Noronha is increasingly favored by Bolsonaro, who has already declared that her relationship with him was "love at first sight." At the beginning of July, the president of the STJ accepted a request from Fabrício Queiroz's defense and granted him house arrest, arguing that he could be infected with coronavirus in the prison where he was held, in Rio de Janeiro. Queiroz is being investigated for coordinating a system of illegal appropriation of the salaries of the employees of Flávio Bolsonaro's cabinet in the Legislative Assembly of Rio. In the same period in which the benefit was granted, Judge Noronha analyzed 725 applications with the same argument and denied 700, granted 18 and disregarded the other seven because the defense lawyers withdrew. The data were published on the G1 portal.

Regarding Minister Mendonça, Bolsonaro has already given him some votes of confidence. The first "promoted" him from state attorney to Minister of Justice, when he had to replace former judge Sergio Moro, his former favorite for the Supreme Court. Then he accepted his recommendation to the Ministry of Education: the new minister, Milton Ribeiro, is a friend and political godson of Mendonça. Now, he is counting on him to map a group of 579 people (between public security authorities and university professors) who would be members of "anti-fascist movements." The Prosecutor's Office has given the Ministry of Justice ten days to account for this investigation.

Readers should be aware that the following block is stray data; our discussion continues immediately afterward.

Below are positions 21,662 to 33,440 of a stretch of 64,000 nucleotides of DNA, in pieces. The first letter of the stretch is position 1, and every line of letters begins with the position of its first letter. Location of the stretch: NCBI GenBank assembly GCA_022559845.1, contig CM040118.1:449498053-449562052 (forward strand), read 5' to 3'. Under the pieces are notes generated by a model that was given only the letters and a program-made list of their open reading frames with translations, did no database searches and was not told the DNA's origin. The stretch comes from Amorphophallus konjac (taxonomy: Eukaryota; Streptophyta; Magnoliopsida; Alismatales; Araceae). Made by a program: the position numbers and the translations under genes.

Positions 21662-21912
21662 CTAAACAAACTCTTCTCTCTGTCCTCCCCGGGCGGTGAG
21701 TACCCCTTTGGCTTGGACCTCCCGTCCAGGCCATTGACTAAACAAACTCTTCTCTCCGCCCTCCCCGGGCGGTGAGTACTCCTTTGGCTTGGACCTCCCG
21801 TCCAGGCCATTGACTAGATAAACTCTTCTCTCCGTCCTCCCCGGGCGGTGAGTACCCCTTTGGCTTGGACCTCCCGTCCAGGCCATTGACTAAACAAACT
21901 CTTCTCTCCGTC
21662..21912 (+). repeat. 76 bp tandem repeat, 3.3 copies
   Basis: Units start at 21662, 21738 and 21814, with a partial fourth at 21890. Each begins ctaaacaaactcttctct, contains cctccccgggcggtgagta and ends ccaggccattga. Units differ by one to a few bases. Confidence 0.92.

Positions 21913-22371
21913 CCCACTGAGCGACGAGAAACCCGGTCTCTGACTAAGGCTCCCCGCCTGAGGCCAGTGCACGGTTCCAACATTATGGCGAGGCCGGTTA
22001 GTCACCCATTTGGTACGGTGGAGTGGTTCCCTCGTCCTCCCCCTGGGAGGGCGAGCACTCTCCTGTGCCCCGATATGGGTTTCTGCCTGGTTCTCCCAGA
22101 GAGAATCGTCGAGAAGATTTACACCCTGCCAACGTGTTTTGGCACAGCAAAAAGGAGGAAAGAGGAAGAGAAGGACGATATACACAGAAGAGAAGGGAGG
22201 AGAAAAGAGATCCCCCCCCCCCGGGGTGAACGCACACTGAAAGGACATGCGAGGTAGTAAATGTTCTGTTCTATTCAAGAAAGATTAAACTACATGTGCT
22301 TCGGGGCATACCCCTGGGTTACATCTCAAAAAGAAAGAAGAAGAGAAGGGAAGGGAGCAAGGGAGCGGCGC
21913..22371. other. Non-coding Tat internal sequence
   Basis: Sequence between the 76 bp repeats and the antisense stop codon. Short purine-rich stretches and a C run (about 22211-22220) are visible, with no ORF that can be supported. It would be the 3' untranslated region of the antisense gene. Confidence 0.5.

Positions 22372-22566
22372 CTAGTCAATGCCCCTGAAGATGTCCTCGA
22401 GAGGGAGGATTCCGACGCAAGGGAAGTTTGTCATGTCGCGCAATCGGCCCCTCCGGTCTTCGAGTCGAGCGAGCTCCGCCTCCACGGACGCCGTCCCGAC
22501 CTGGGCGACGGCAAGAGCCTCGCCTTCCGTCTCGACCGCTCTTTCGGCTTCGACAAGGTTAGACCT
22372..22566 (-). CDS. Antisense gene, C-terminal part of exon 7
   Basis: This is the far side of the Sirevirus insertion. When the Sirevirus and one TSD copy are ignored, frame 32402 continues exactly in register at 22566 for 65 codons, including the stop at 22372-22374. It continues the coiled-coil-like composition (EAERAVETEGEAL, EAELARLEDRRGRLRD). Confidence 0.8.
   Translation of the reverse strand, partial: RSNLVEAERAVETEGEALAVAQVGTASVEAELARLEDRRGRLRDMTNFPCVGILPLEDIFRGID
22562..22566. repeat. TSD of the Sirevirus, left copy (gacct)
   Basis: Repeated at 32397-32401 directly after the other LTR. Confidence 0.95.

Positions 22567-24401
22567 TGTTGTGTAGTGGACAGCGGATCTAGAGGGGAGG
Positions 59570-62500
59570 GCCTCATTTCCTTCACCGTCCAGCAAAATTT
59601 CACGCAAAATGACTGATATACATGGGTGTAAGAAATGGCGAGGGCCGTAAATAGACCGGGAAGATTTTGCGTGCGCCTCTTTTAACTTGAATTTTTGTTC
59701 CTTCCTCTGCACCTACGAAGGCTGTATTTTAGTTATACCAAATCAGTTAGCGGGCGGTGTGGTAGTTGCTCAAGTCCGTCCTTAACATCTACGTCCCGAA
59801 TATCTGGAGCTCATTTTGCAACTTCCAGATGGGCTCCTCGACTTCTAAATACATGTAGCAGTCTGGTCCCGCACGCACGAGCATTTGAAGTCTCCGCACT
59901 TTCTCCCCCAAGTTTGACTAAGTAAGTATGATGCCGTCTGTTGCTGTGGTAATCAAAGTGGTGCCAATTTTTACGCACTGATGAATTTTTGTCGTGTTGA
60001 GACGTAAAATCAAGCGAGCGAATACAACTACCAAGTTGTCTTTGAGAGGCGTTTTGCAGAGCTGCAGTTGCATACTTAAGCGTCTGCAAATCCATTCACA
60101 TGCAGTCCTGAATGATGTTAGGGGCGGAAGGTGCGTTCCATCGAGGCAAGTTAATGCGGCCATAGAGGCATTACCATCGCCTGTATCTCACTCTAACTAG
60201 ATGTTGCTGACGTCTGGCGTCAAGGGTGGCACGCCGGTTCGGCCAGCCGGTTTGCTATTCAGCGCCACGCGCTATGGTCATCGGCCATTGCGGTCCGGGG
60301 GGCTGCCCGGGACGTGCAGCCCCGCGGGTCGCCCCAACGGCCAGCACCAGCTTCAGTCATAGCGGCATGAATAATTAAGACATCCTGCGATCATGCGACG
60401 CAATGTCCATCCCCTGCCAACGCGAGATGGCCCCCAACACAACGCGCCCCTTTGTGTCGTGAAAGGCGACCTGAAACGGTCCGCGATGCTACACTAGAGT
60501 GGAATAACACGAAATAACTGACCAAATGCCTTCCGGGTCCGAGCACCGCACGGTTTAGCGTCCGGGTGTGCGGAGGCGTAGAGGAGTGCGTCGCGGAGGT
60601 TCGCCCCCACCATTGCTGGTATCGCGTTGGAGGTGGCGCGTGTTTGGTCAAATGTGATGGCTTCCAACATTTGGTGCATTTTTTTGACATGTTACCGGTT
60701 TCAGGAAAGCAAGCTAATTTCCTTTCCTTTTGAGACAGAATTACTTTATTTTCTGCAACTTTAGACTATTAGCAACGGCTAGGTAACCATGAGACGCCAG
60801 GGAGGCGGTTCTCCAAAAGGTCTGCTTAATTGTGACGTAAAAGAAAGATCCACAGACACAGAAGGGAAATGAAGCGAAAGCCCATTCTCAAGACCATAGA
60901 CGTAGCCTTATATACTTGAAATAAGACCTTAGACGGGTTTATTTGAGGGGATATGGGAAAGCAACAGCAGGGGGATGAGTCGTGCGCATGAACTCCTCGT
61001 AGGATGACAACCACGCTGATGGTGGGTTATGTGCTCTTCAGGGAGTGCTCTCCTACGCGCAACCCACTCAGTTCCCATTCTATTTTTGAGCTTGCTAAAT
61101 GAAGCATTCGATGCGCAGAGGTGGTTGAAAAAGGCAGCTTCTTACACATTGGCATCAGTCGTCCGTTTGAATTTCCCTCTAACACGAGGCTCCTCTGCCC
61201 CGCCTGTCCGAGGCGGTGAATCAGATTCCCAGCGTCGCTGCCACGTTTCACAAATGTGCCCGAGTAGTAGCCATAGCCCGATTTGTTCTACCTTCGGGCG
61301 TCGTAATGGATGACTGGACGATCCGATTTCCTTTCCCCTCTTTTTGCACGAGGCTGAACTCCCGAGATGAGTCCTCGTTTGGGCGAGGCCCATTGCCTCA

Minister André Mendonça has in favor that he fits the profile of “terribly evangelical”. He's a member of the Presbyterian church, and it could mean a nod to the religious wing that supports Bolsonaro. And as for Minister Jorge Oliveira, his loyalty to Bolsonaro carries great weight. He has a degree in Law and a reserve officer of the Federal District Military Police. He was head of the cabinet of deputy Eduardo Bolsonaro, son of the president, for three years. He came to office because his father, Jorge Francisco, advised the president for 20 years. Against him is his non-existent judicial career: despite having graduated in 2006, he only began to practice in 2013 and has defended few cases in court.